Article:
The USAAC's Tuskegee Experiment, designed to prove that African-Americans were not capable of flying combat aircraft, ironically resulted in the creation of one of the USAAF's elite units.
Crewed by highly-educated and exceptionally motivated men, the 99th Fighter Squadron, led by Col Benjamin O. Davis (later joined by the 100th, 301st, and 302nd FS to form the 332nd Fighter Group), first flew ground attack missions in P-40s in North Africa and participated in the destruction and surrender of Pantelleria, off Sicily. Later, after the unit was equipped with P-51 Mustangs, the 'Redtails' began flying escort missions deep into Germany.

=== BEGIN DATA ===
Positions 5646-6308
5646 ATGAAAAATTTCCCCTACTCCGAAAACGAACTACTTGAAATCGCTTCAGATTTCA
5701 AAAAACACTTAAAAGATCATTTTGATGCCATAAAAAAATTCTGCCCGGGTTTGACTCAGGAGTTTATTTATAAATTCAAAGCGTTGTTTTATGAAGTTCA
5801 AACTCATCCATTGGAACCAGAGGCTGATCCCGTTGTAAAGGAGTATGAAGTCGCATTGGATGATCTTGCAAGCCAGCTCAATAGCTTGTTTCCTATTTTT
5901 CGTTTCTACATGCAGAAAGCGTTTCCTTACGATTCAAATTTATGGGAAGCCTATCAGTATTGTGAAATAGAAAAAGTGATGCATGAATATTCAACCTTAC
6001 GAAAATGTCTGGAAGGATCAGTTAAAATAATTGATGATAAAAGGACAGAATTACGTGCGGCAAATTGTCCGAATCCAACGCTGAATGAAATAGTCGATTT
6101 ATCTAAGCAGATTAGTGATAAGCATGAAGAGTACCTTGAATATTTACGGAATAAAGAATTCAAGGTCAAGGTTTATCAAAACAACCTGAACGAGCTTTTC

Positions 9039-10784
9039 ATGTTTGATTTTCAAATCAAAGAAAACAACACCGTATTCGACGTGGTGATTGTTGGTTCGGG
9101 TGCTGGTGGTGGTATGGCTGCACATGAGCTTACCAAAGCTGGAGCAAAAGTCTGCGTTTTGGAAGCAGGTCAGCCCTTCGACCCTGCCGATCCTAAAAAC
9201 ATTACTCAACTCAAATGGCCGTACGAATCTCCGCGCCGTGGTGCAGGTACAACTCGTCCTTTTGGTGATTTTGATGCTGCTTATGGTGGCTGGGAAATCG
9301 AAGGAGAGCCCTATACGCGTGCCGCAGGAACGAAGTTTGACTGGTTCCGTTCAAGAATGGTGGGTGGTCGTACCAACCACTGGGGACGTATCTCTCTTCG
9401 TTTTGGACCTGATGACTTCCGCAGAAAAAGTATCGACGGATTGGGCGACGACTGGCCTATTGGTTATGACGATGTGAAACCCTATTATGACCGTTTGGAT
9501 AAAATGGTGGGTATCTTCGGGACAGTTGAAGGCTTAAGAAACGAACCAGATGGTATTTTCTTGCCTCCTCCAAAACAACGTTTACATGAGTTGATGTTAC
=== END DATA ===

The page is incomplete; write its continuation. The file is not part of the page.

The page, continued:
The unit scoreboard boasted 111 aerial kills (including several Me 262 jets), 150 strafing victories, 950 vehicles and railway rolling stock destroyed, and the sinking of a German destroyer by war's end. The group were both feared and respected by the Germans, who called them the "Schwartze Voglemenschen" (Black Birdmen), and revered by others as the "Black Red-tail Angels", partly because of their distinct red-tailed aircraft, and partly because they never lost a bomber under escort to enemy attack (a feat which was unmatched by any other USAAF fighter group in World War II). The pilots of the 332nd FG attribute their success to the discipline instilled by Col Davis, who is reputed to have told them, 'If you lose a bomber, don't bother to come back.'
This book will reveal the true story of the unit who rose above discrimination to achieve elite status.